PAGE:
The stores are filling up with school supplies. Depending on where you’re reading this, school may already be back in session. Others of you are starting that familiar “how much summer can we squish into these remaining weeks” rush before you to slide back into the schoolyear routine. Whichever camp you’re in, now is the perfect time to stock your pantry and sort out your favorite recipes for lunchboxes and afterschool nibbling. The following list should get your creative cooking juices started.
Sure, trail mix is one of those nightmarish snacks for folks with allergies with it’s traditional nuts and seeds combo, occasionally laced with a few good milk chocolate bits for good measure. That’s why this DIY variant is fantastic. You can use or avoid whatever it is you want to or need to. Try mixing a cup of sunflower seeds, ½ cup of dried fruit, and a ¼ cup of dark chocolate chips. You can mix and match your dried fruit to include raisins, craisins, cherries and more. Using a dairy-free chip like those from Enjoy Life can give milk-allergic homes a bit of chocolatey goodness without the fear. Experiment with your custom mix to add in more fun and pizazz. Other options may include roasted pumpkin seeds, roasted chickpeas, and more.
Apple Cinnamon Cookie Energy Bites
Don’t rule out recipes because they include an ingredient your child is allergic to. Take a few minutes to brainstorm ways you might adapt the recipe to meet your family’s needs. For example, this recipe from Kristine’s Kitchen Blog calls for almond butter, which may make the recipe a no-go for some allergic homes. Switching out the nut-based spread for one you can eat – maybe soy butter – can make this recipe workable without giving up the taste. Experiment and see.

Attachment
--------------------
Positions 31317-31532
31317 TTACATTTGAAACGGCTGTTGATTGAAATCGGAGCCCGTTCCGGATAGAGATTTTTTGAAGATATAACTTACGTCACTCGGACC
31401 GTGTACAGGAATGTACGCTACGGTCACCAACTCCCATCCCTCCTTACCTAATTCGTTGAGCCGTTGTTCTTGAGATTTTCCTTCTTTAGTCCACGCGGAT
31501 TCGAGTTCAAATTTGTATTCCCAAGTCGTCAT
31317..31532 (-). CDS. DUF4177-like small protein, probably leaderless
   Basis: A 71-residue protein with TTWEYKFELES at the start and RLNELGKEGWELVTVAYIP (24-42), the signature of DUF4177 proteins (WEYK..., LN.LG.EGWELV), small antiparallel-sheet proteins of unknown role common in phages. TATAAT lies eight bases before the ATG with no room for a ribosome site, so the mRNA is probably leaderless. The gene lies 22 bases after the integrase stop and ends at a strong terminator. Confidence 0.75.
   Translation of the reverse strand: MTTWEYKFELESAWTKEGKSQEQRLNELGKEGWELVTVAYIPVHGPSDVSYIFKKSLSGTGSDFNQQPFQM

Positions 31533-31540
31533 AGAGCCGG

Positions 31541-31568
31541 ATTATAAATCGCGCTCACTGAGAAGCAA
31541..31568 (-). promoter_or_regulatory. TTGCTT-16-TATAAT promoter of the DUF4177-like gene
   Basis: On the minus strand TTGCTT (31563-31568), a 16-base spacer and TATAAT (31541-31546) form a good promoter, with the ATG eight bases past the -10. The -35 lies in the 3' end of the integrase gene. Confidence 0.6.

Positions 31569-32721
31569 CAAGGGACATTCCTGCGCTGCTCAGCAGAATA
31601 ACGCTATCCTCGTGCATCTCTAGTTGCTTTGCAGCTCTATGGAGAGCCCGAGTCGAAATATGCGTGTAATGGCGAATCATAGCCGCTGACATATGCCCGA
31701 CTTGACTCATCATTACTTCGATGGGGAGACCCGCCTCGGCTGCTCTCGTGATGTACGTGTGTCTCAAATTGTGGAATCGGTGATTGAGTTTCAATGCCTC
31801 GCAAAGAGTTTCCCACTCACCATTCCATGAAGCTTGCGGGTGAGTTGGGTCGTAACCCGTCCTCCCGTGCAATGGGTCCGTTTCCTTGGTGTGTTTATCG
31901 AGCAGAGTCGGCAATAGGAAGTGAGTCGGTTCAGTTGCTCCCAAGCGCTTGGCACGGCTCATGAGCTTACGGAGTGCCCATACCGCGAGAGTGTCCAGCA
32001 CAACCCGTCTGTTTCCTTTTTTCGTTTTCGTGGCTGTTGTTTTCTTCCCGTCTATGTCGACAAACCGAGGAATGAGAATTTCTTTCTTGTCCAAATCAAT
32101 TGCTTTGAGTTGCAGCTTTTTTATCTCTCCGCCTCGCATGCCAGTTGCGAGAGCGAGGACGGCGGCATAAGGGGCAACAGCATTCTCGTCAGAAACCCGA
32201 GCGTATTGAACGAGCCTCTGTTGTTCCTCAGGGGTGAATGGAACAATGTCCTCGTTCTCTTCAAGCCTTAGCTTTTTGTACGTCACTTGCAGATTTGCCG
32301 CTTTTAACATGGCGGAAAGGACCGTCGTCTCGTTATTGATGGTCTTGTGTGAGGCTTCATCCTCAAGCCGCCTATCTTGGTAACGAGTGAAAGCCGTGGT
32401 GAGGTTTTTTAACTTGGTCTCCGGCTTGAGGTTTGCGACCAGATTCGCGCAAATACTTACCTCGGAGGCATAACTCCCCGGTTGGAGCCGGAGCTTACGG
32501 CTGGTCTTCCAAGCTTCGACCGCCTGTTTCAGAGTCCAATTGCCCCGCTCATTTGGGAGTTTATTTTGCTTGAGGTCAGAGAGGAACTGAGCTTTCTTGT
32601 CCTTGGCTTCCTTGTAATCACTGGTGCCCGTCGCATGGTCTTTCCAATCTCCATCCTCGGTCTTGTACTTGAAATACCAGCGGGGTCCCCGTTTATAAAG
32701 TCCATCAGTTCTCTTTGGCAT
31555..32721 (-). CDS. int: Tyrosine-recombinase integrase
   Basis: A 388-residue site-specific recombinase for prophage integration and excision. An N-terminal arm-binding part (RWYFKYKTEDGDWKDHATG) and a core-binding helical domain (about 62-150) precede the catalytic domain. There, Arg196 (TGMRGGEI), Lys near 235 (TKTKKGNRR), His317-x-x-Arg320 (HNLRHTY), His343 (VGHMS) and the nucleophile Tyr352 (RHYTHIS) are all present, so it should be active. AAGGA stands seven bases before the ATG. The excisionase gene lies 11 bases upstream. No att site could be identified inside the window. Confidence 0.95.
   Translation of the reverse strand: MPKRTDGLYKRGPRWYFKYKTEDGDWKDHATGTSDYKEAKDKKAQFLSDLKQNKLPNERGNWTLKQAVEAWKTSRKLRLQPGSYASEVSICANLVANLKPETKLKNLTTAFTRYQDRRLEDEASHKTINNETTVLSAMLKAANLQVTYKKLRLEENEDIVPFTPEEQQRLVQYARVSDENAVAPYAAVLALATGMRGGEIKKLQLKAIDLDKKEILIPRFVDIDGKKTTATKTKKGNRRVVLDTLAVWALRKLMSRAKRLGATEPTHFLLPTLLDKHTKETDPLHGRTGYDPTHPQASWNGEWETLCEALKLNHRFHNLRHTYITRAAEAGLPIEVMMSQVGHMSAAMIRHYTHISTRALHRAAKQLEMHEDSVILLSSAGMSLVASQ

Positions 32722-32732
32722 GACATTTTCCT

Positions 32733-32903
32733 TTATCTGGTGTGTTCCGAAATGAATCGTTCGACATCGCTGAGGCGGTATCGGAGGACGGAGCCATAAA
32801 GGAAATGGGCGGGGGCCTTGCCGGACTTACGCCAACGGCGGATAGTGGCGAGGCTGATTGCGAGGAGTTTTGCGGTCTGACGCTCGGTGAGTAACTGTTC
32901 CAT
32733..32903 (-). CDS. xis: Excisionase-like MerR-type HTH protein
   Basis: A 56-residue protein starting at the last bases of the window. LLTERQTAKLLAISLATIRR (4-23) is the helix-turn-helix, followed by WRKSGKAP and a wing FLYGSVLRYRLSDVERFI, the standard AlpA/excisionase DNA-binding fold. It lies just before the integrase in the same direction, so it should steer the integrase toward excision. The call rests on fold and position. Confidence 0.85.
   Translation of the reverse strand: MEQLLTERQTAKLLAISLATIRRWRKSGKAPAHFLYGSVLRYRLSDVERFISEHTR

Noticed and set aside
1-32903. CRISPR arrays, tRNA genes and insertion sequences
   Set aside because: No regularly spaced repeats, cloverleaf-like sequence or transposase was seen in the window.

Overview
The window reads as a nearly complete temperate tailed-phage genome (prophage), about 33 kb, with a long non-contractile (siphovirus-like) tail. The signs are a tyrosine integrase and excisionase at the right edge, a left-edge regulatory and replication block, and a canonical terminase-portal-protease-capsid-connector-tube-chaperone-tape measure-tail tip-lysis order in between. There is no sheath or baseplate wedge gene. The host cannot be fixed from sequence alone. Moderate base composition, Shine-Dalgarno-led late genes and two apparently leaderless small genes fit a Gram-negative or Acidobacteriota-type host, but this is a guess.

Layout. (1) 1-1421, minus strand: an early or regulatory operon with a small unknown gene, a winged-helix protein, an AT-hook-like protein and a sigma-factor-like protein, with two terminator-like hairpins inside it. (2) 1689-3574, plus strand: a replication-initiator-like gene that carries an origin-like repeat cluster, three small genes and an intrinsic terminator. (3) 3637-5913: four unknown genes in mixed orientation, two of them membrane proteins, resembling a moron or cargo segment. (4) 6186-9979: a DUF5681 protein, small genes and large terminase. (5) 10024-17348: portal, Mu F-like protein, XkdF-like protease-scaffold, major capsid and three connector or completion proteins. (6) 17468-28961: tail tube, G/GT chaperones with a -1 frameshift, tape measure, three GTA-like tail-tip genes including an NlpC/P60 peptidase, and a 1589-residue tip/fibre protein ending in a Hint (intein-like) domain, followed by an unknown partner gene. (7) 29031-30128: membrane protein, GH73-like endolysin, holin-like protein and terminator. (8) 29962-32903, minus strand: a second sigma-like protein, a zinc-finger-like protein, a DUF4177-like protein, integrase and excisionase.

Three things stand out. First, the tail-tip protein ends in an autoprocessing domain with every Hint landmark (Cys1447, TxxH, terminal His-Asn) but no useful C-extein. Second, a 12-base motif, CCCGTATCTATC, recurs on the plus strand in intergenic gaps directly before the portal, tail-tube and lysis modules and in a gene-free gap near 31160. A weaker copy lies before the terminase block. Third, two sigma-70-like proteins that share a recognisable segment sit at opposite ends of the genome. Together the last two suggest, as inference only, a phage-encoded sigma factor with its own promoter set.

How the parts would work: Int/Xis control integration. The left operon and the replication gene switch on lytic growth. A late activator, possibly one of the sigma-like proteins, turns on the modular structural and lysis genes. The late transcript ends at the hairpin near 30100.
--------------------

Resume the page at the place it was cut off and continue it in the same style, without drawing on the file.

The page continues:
Granola can be delish on its own or as a topping on coconut yogurt. Finding a nut-free option, though can be tough. Here’s the good news. Making your own is super easy! In a food processer, combine 1 cup each of pumpkin seeds, sunflower seeds, and unsweetened shredded coconut, with a tablespoon of chia seeds, a ¼ cup of sunflower seed butter (or something similar), ¼ cup of your favorite honey, a teaspoon of vanilla and a dash of cinnamon. Be careful to not overmix your ingredients. You want them to come together but also maintain some visible pieces of the seeds. Scoop your mixture onto a cookie sheet lined with parchment paper and bake at 325 for about 20 minutes. Let it cool completely and then store it in a jar to use when you want it.
Homemade Fruit Leather
Not only can making your own version of popular snacks allow you to replicate allergy-friendly versions of the treats, it can also mean making a healthier version. Blend four cups of your favorite fruit (Strawberries are a great option if you’re not allergic!) with two tablespoons of honey. Line a 9 x 13-inch pan with parchment paper then pour in your fruit mixture. Using a spatula, spread the mixture out into a thing layer and then bake at 150 degrees for up to 6 hours or until the mixture easily peels away from the parchment (start checking after about 4 hours.) Let your fruit leather cool and set on the counter for 4 hours or overnight. You can cut the fruit leather and parchment into strips and then roll.